The Meaning of Making Meaning and Time

By Dr. Arlette Poland

Humans make meaning. That is what we do. We decide if we like a color, a person, an object, a country – or not. We make meaning by our words and deeds. Meaning comes from our thoughts. Feelings follow thoughts and thoughts make meaning. The meaning of our making meaning is that we then become responsible for labels and meanings. We do something with and about those labels. So, really the question is what are we doing with our meanings?

Whitehead described the activity of becoming as a concrescence. That is meant to indicate the act or activity of becoming concrete or actual. That which is actual can be perceived by the basic five senses of the human body and then given meaning by our labels. That is the meaning Whitehead gave to each moment and its organization: the passage of time. Time is concrete when and as we experience it. (The fact that we are never in the absolute now is not a topic for this blog, however.) Otherwise, it is as if time carries, caresses or holds the event that is becoming. Time is how we measure the activity of becoming. Each becoming is an event and not something concrete until it is actual. Once actual, the event is now part of the actual world or existence being offered to the next event that is becoming. And so goes time.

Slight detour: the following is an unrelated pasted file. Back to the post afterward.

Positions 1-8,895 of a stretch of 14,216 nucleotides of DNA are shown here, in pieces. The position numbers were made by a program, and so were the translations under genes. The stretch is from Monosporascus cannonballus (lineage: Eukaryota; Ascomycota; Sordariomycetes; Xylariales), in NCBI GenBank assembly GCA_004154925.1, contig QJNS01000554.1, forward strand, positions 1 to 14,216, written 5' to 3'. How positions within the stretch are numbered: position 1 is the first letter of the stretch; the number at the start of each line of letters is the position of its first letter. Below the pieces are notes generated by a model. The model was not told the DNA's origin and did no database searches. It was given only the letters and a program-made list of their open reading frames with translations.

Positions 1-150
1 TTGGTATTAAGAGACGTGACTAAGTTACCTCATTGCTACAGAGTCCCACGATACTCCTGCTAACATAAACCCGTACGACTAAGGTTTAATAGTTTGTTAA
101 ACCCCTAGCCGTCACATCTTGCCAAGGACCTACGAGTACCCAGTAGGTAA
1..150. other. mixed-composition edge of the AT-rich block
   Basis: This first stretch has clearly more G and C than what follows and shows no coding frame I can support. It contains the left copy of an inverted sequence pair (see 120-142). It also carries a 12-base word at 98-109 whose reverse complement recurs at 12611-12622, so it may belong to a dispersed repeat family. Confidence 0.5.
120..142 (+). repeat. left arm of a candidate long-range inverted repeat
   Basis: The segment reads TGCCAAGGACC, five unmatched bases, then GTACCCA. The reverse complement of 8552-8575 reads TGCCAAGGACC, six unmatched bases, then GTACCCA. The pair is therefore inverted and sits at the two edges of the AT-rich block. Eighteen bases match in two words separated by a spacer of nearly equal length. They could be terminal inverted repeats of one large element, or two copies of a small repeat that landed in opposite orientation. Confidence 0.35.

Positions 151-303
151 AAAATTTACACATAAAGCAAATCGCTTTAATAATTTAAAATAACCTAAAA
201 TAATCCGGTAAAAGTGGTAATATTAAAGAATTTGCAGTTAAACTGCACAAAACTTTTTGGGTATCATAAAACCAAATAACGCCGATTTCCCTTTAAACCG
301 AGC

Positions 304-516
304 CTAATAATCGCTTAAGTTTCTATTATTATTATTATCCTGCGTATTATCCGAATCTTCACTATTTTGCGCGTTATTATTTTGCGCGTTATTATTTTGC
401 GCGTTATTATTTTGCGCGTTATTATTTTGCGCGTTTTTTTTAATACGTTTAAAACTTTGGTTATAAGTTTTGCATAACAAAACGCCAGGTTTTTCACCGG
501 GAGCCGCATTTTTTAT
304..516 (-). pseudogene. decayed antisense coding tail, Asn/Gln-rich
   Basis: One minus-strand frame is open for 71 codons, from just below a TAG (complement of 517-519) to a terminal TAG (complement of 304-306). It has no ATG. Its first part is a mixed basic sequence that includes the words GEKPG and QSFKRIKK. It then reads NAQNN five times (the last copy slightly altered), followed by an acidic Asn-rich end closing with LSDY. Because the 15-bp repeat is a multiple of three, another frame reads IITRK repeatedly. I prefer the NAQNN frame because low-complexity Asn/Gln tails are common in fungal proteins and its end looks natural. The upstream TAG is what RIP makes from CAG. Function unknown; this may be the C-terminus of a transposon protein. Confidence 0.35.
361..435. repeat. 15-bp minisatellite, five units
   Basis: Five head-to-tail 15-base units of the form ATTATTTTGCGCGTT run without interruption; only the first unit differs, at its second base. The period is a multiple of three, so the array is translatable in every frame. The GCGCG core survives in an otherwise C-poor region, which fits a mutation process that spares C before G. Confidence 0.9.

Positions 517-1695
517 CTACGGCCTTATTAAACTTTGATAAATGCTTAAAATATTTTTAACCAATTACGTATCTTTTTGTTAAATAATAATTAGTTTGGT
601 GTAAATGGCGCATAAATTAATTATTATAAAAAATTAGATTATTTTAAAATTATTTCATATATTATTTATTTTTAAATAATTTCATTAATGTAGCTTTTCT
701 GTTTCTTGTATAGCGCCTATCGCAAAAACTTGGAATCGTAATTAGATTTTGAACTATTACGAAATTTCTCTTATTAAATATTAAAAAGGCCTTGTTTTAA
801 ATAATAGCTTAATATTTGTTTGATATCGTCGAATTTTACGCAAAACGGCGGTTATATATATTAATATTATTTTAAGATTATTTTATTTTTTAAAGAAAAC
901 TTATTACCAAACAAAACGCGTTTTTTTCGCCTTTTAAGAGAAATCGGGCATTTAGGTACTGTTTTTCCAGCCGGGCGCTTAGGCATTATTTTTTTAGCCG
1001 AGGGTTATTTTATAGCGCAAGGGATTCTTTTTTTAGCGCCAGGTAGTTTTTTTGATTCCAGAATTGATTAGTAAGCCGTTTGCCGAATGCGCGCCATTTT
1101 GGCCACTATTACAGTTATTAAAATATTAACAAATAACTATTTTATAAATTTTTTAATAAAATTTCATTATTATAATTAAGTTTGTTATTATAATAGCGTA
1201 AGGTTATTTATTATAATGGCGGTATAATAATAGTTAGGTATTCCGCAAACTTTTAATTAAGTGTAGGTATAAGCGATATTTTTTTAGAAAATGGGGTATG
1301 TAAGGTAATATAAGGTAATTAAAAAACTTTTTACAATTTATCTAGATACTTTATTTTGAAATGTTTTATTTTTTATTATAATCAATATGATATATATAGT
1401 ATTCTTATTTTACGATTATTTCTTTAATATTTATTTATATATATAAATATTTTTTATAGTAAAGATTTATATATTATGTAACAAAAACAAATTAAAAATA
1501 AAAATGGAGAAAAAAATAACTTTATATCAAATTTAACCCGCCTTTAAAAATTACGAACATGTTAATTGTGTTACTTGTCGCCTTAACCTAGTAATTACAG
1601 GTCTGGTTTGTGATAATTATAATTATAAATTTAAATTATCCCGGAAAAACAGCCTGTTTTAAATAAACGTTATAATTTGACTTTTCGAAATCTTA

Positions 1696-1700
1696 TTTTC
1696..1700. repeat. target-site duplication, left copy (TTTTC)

We humans talk of killing time. We talk of making time. We talk of not enough time. We give meaning to time and maybe all it is – is a measuring device that we need in order to make meaning? What if time is, as Einstein and others have suggested, so tied up with space and our level of existence that nothing has meaning without a component of time in it? And what if each experience and expression of time had meaning and we recognized that inherent meaning? What would it look like? What would it be called?

We make meaning. That is what we do. What if we made time – just as it is without special add-ons – sacred? What if time was considered a sacred aspect of the event of becoming? Or what if we gave the meaning of sacredness to time just once a week – and what if we called it Shabbat? What then?

We make meaning. We are responsible for the meanings we make. What if we made time sacred only once a week? What would our responsibility be then?


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